by Brianna McDonagh
Let’s be honest, we all have either slept through or forgotten to set our alarms. These close calls mean the possibility of being late to a meeting, class, or practice and may lead to students skipping meals for the sake of time. Although skipping meals doesn’t bode well in any situation, students on campus are seen snacking between classes to fuel their bodies through the day. Snacking is helpful in certain instances, such as preventing hunger until the next meal, fueling the body and brain, and curbing cravings (3). Some snacks are better than others, however, as the cons associated with sugary snacks outweigh the benefits. Sugary and starchy snacks break down the natural bacteria in the teeth and allow the acids from the food to dissolve the enamel (2). Recalling the last article, drinking something, like water, helps balance out the acidic environment brewing in the mouth. It can be annoying to remember to wash down your snacks with water or to find time to brush in between eating, but it helps restore the mouth to its natural pH. Occasional sweet and starchy snacks are not bad, but they should not turn into a habit (2). Moderation of these snacks, while enjoying healthier snacks most of the time, is key. Healthier alternatives to consider are dried fruits, raisins, carrots, celery, apples, cheese, yogurt, nuts, rice cakes, or peanut butter (1). These snacks are not only healthier options for dental health, but they contain a lot of nutrients that benefit overall health (1). Furthermore, savory and salty snacks are a grey area, as it depends on the number of artificial sugars present in these foods (3). The best thing you can do is be aware of what you are eating and when you are eating it. What does skipping meals or frequency of snacking have to do with oral health? The frequency of eating (or snacking) is an important factor of oral health, in addition to the types of foods being eaten throughout the day. What we eat and when we eat are two incredibly important topics to consider when discussing the health of our mouths.
To track the eating habits of college students, polls with questions that discussed preferred snack types and inquired if students are prone to skipping meals throughout their days were created and sent out to 300 answering students. To put the data collected from the polls into context, students were also asked to specify whether they are vegetarian, vegan, gluten-free, or have no preference. All of these components influence snacks, eating habits, and oral health.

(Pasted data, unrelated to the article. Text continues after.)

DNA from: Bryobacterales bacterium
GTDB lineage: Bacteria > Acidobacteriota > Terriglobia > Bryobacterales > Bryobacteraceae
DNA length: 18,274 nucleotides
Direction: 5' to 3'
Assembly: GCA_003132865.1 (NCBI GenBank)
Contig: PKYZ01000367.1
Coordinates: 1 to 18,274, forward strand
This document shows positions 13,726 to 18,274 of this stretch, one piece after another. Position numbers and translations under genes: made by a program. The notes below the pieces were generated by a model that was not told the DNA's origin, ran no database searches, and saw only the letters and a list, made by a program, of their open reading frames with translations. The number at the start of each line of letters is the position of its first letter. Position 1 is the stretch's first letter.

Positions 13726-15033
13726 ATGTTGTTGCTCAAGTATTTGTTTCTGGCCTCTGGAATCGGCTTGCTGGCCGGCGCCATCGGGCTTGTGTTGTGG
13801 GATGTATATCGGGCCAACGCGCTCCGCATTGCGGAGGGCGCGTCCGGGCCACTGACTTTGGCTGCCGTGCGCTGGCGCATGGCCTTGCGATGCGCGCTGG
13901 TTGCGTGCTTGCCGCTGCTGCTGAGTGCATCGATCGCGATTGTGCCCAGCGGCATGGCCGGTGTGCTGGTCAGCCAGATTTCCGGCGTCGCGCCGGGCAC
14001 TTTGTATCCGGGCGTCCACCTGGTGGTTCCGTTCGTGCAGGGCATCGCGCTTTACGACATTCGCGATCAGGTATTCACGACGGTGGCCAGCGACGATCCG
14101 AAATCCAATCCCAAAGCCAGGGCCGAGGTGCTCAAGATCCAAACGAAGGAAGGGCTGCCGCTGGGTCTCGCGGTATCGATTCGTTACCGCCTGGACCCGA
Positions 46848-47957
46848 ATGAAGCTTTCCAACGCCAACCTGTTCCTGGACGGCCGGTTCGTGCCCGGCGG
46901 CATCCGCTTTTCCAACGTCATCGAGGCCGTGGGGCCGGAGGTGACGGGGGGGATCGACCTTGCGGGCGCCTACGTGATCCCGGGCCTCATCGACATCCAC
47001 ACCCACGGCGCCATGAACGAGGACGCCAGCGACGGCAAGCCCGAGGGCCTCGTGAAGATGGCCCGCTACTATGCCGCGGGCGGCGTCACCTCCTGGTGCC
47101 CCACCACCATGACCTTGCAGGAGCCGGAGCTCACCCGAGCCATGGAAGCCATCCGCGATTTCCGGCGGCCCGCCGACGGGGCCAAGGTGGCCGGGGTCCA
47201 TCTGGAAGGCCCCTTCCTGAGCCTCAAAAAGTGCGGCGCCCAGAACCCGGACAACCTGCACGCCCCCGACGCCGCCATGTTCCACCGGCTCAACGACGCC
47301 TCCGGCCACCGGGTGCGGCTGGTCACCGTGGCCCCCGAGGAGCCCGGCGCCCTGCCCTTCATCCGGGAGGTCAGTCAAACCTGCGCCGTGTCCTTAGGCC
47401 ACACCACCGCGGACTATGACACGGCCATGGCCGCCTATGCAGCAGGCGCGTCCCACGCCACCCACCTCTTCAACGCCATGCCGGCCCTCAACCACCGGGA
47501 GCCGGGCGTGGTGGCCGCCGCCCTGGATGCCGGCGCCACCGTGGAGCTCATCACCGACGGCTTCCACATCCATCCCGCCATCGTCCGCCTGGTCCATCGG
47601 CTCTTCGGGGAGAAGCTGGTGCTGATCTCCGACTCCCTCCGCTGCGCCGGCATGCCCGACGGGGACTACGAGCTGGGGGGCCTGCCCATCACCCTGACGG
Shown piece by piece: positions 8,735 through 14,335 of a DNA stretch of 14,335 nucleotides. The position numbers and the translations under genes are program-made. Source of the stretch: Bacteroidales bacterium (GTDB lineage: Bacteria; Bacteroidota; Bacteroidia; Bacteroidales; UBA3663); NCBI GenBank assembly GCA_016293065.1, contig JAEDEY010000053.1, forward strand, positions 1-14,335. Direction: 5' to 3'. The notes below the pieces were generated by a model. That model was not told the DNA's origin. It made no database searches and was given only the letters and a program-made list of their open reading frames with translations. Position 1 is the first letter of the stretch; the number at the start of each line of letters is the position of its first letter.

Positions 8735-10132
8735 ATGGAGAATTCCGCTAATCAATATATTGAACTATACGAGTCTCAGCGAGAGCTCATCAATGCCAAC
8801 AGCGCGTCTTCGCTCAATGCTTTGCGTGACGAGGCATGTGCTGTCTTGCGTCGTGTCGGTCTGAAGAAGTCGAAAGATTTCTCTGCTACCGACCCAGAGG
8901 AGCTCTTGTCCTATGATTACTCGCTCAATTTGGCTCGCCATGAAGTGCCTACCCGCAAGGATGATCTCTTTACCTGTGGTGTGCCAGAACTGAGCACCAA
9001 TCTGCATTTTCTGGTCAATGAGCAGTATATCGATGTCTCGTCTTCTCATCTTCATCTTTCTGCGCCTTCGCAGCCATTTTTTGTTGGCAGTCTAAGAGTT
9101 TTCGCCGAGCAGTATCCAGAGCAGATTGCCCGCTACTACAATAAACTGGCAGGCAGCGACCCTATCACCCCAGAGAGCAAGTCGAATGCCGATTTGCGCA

The pie chart above encompasses the 300 college students’ snacking habits throughout their day. Based on the data, it seems to be an “almost even” split between snacking frequencies and the decision of drinking something or not. Understanding that some students probably do not have the time to grab a quick snack due to schedules and the same could be said of being able to grab a drink. The students who recorded that they drink and snack a few times a day may almost need to snack due to schedules, commitments, and prevent hunger until their next meal. Snacking frequency is also related to meal jumping, which is a common thing for college students.
Skipped meals can be caused by many factors such as time, schoolwork, or a lack of options that cater to the student’s needs. The graph below illustrates the most commonly skipped meals. The survey asked about the student’s dependency on the dining hall. This dependency includes what type of meal they would have, or even eat anything at all. The 178 college students who answered “yes” possibly represent a portion of these numbers. This number of students can also represent those who have dietary restrictions. Out of the 300 college students that answered the survey, 24 of them are vegetarians, 11 vegans, 10 gluten-free, and 225 of them have no specific needs. Thus, if students, like the ones who have dietary needs, are skipping meals or not getting large enough portion sizes, they might rely on snacking. Depending on what they are snacking on, and the frequency of snacking, dental health may suffer at the hands of this diet. Eating snacks frequently (less than an hour or two between consumptions) can cause tooth decay (1). It is important to be aware of snacking habits.
The importance of this is not to discourage snacking or steer anyone away from their preferred snacks, but to serve as a reminder about brushing or even drinking water to rinse away any acidity lingering on the surface of the tooth. Furthermore, putting in the effort to keep up with a normalized meal schedule will aid in dental health. It can be difficult for college students, and even student-athletes to keep up with a normal meal schedule, but it will improve overall health. Good snacks for breaks between meals contain minimal sugar and low sodium to try to maintain the neutral pH in the mouth! Most importantly, try to aim to get three meals a day! It can be annoying and difficult with the schedules of college students, but it benefits your brain, oral health, and overall well-being.
1.) Cottam, M. Snacking & your oral health. https://www.roseman.edu/2018/03/26/snacking-oral-health/ (accessed Nov 10, 2021).
2.) Johnson, J. Ada Patient smart | snack and SIP all day? risk decay! https://www.ada.org/~/media/ADA/Publications/Files/ADA_PatientSmart_Sipping_Snacking.pdf?la=en (accessed Nov 10, 2021).
3.) Ruxton, D. C. The best snacks for healthy teeth: Alternatives to sweets. https://patient.info/news-and-features/healthy-snacks-that-wont-wreck-your-teeth (accessed Nov 10, 2021).
McDonagh, B. (2022). Brace Yourselves: College Student’s Eating Habits Effects on Oral Health.D.U.Quark, 6 (1). Retrieved from https://dsc.duq.edu/cgi/siteview.cgi/duquark/vol6/iss1/3